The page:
by Joannie Watson | June 18, 2021 12:04 am
“Why are you afraid? Have you no faith?“
One of the most powerful moments of Francis’ pontificate was his Urbi et Orbi address on March 27, 2021. It was a stunning, dramatic scene: the Pope alone in a dark, looming piazza of St. Peter’s with the rain falling. It was an almost-theatrical manifestation of the feelings that lay heavy in our hearts. “For weeks now it has been evening…”
I periodically return to the Pope’s address that evening, and this weekend is a perfect opportunity to read or re-read it. This Sunday’s Gospel is the same passage on which he meditated that Friday evening: the storm on the Sea of Galilee, found in Mark 4:35-41.
In his meditation, the Pope beautifully connects our situation of confusion and fear in the unexpected storm of the pandemic with the Apostles’ feelings that evening. He admits, “It is easy to recognize ourselves in this story. What is harder to understand is Jesus’ attitude.”
It is the only place in the Gospels, the Pope notes, where we see Jesus sleeping. Why does he sleep when the storm surrounds them? Because He trusts the Father.
Jesus calls the disciples to that same trust. Reproaching them, he asks them, “Why are you terrified? Do you not yet have faith?” The Apostles had doubted in Jesus’ love. They had asked, “Do you not care that we are perishing?”
He is the one who cares the most. And while He wants us to shake Him awake, we should do so with trust, knowing that He is never not in control. How often we ask the Lord the same question as the Apostles. When we face adversity in our lives, when our crosses seem too heavy, when we feel abandoned even by our family and friends, we turn to the Lord and question His love. Do you not see what is happening? Do you not care?
Throughout his meditation, the Pope repeats the words of Christ. Why are you afraid? Have you no faith? It is constant examination of conscience of us. How do I face the trials of each day? Do I have faith that the Lord is in control, even when it seems He is sleeping?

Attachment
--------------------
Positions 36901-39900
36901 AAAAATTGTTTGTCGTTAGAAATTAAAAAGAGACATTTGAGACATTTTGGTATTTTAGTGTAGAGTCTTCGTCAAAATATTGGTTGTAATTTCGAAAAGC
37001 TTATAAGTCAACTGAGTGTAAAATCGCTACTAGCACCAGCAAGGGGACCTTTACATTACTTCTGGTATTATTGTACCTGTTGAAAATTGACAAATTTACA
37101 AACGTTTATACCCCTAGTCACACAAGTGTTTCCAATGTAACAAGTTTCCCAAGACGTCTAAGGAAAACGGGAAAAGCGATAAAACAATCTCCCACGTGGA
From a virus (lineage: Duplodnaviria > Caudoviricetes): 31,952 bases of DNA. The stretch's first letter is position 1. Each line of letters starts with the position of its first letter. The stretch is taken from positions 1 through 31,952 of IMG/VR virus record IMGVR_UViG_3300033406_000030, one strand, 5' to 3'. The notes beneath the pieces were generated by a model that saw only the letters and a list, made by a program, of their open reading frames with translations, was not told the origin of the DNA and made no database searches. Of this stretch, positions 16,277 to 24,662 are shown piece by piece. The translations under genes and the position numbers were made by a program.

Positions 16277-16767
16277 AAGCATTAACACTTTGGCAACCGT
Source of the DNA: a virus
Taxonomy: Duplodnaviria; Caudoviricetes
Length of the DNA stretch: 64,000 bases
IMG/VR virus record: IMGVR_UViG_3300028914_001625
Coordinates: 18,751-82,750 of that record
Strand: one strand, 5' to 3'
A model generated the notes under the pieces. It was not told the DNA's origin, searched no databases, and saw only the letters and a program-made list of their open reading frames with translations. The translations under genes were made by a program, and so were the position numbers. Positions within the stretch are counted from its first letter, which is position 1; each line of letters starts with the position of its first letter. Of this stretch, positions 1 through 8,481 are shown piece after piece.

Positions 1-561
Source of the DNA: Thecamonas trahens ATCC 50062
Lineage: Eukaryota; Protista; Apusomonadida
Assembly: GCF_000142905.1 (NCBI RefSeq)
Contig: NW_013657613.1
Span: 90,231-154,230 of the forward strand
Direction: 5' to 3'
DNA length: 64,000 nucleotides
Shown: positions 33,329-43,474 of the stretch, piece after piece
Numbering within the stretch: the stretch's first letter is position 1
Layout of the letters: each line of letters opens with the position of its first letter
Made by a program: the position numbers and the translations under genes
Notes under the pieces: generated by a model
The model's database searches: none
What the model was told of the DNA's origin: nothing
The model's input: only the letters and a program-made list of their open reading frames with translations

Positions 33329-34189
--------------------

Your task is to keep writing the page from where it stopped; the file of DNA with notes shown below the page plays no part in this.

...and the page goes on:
It is easy to have faith in the Lord when it is sunny. I can trust the Lord when I’m on dry ground. One of the lessons of the last year is that we become complacent when it is sunny. Our faith needs the test of the storm, or else we can trick ourselves into self-righteously believing we have faith and trust. But when that faith and trust is actually required, it is lacking.
The poignant reminder of the Pope still pierces my conscience, “We carried on regardless, thinking we would stay healthy in a world that was sick.” We shut our eyes to evil, injustice, and the suffering of others. We were content and complacent because we were in control. We could assert to be Christian because we were never challenged. But when the storm came, where was our faith? Our trust? Our charity?
The last year gave us the opportunity grow in trust. But did we? Or do we persist in fear and doubt? Perhaps there are still storms raging around you in your life. Have you called on the Lord? It may seem like He is sleeping. Perhaps He wants you to shout louder.
“Faith begins when we realize we are in need of salvation. We are not self-sufficient; by ourselves we flounder: we need the Lord, like ancient navigators needed the stars. Let us invite Jesus into the boats of our lives. Let us hand over our fears to him so that he can conquer them. Like the disciples, we will experience that with him on board there will be no shipwreck. Because this is God’s strength: turning to the good everything that happens to us, even the bad things. He brings serenity into our storms, because with God life never dies.”
If it seems that Jesus is sleeping, it is because He wants you to trust Him. You can wake Him up, but do so in faith. “You ask us not to be afraid. Yet our faith is weak and we are fearful. But you, Lord, will not leave us at the mercy of the storm. Tell us again: ‘Do not be afraid’ (Mt 28:5). And we, together with Peter, ‘cast all our anxieties onto you, for you care about us’ (cf. 1 Pet 5:7).”
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